Augmented reality and virtual reality experiences are transforming the way businesses are interacting with their customers, potential customers, and even their employees. From retail stores to advertisers to the automotive industry, organizations are harnessing the power of AR and VR to boost efficiency, try new ideas, and train their workforce.
But the thought of using these visual communication technologies can seem daunting. Are they right for your business? Are they worth the investment? And what's the most effective way to use them?
Here are five ways businesses are already using AR and VR.
1. Designing new products.
Imagine designing a whole new car. There are countless considerations at play: You want to achieve style and innovation without detracting from functionality. AR or VR can ease this process, allowing you to visualize the car's different features before you actually commit to building a model. In fact, the automotive industry is using AR already for exactly this purpose.
You don't have to be designing cars to see the advantages here. Any new product that's expensive to demo can be more easy visualized and tested via AR or VR before you invest in next steps.
2. Helping consumers find the right product.
One of the greatest challenges of online shopping is that you don't know how that shirt will look on you, or whether that hutch will fit in your kitchen. These kinds of reservations prevent consumers from making a purchase.
Businesses are working hard to solve this problem. AR can empower you to try on clothes, glasses, jewelry, and more by overlaying them onto an image of yourself. This can be done online or with the help of a smartphone camera. Likewise, you can test out a new couch in your den to make sure the size and color is right.
While such technologies are great for online sales, brick-and-mortar stores can reap huge benefits too. Some MAC cosmetics stores are getting outfitted with AR mirrors that overlay different makeup styles and looks onto the customer's face. It's a quicker, easier way to try out a dramatic transformation -- without the need to use the tester lipstick.
3. Improving efficiency.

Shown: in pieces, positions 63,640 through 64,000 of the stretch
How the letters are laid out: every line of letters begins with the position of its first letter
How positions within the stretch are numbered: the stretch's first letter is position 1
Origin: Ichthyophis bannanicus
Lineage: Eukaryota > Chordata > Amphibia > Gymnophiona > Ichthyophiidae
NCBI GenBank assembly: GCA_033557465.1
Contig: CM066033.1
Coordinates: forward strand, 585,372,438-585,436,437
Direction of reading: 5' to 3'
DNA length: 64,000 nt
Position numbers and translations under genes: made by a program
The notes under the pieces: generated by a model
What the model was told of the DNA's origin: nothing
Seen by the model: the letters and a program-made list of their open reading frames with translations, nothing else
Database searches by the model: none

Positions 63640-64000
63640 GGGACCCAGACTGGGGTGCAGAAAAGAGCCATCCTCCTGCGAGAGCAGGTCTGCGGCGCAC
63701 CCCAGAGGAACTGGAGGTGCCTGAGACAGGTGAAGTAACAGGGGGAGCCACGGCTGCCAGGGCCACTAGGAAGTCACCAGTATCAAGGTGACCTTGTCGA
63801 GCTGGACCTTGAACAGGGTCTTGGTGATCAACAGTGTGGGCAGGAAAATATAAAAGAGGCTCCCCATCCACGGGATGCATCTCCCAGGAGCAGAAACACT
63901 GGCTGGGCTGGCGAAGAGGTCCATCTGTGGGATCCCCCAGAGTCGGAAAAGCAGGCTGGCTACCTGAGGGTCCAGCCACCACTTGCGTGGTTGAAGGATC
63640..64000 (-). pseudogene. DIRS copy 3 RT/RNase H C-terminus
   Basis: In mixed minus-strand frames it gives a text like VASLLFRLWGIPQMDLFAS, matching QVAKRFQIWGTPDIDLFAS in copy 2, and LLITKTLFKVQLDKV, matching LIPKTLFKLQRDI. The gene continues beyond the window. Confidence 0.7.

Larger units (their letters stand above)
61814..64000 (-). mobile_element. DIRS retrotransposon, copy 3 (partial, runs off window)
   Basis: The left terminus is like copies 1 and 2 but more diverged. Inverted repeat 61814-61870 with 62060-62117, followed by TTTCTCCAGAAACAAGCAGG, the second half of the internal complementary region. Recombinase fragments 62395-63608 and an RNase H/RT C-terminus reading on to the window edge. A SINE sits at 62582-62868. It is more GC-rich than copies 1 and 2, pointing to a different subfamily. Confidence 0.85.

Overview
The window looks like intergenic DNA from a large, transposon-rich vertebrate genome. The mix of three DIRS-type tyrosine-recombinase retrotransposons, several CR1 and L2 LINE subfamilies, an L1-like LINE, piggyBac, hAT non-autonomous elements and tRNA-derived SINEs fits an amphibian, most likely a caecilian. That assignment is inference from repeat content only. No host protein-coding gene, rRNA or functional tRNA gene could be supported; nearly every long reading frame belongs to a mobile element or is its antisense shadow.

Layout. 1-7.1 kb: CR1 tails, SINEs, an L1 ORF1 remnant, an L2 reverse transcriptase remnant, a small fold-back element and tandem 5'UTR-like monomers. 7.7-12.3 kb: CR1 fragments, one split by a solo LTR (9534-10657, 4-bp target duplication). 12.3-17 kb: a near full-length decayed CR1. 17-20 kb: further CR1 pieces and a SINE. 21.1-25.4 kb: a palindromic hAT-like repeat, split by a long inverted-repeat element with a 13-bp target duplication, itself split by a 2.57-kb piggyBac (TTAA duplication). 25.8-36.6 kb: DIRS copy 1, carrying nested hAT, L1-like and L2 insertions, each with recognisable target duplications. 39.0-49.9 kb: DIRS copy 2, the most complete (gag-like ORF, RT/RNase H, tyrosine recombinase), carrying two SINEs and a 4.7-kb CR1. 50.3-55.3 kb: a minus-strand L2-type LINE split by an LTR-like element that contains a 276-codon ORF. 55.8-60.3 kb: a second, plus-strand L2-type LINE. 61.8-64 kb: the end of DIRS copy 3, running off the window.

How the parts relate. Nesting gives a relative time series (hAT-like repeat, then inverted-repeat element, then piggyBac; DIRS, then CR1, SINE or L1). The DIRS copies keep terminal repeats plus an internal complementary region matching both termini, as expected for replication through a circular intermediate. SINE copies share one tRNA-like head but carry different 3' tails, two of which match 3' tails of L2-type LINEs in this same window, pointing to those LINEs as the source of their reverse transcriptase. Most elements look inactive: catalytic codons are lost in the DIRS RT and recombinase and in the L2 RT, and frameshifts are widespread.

AR and VR can be hugely helpful in identifying efficiency improvements within your business operations. Car companies are testing the efficiency of their manufacturing process using AR systems. Meanwhile, they're empowered to improve the safety and durability of their vehicles at the same time.
Using VR to imagine and test new scenarios, processes, or workflows can afford a huge advantage to companies that feel these processes are slowing them down. The more scenarios you can test, the more likely you'll be able to find the most efficient solution.
4. Marketing your company.
Games such as Pokémon GO have been hugely successful in engaging consumers with branded AR experiences. Millions of businesses were able to promote themselves as real-world stops in the hunt for Pokémon. Some offered discounts and coupons for visitors, while others were just thrilled to get new customers in the door.
But Pokémon GO isn't the only game in town. In fact, some businesses are even creating their own scavenger hunt-style games or interactive experiences to drive new interactions. Advertisers are harnessing AR and VR ads that appear to consumers while they're playing their favorite video games. Spending on AR advertising reached an estimated $12.8 billion in 2017.
The great thing about AR is that it can be hyper-local, so if you've got a brick-and-mortar location and you want to reach people who are in your town or right down the street, it's a great fit.
5. Training your employees.
A stunning 40 percent of all employees who receive sub-par training actually leave their jobs within the first year. This means there's a direct link between training and employee success and retention.
VR and AR can help. Imagine, for instance, that you have a manufacturing operation where one mistake has the potential to shut down the line, or even injure employees. Trying out new skills virtually before they try them in the real world can save your employees a lot of anxiety, and save you a lot of time and money.
AR can overlay key information onto virtual displays, increasing retention and also speeding up their progress. In one test case, smart glasses made by Skylight aided a technician in wiring a wind turbine. Since he didn't have to look back and forth from the paper manual to the machine, he was able to complete the job 34 percent faster, although he had never used the smart glasses before.
If one of these five uses feels like a great fit for your business, it's time to take the next steps in investigating what AR and VR can do for you.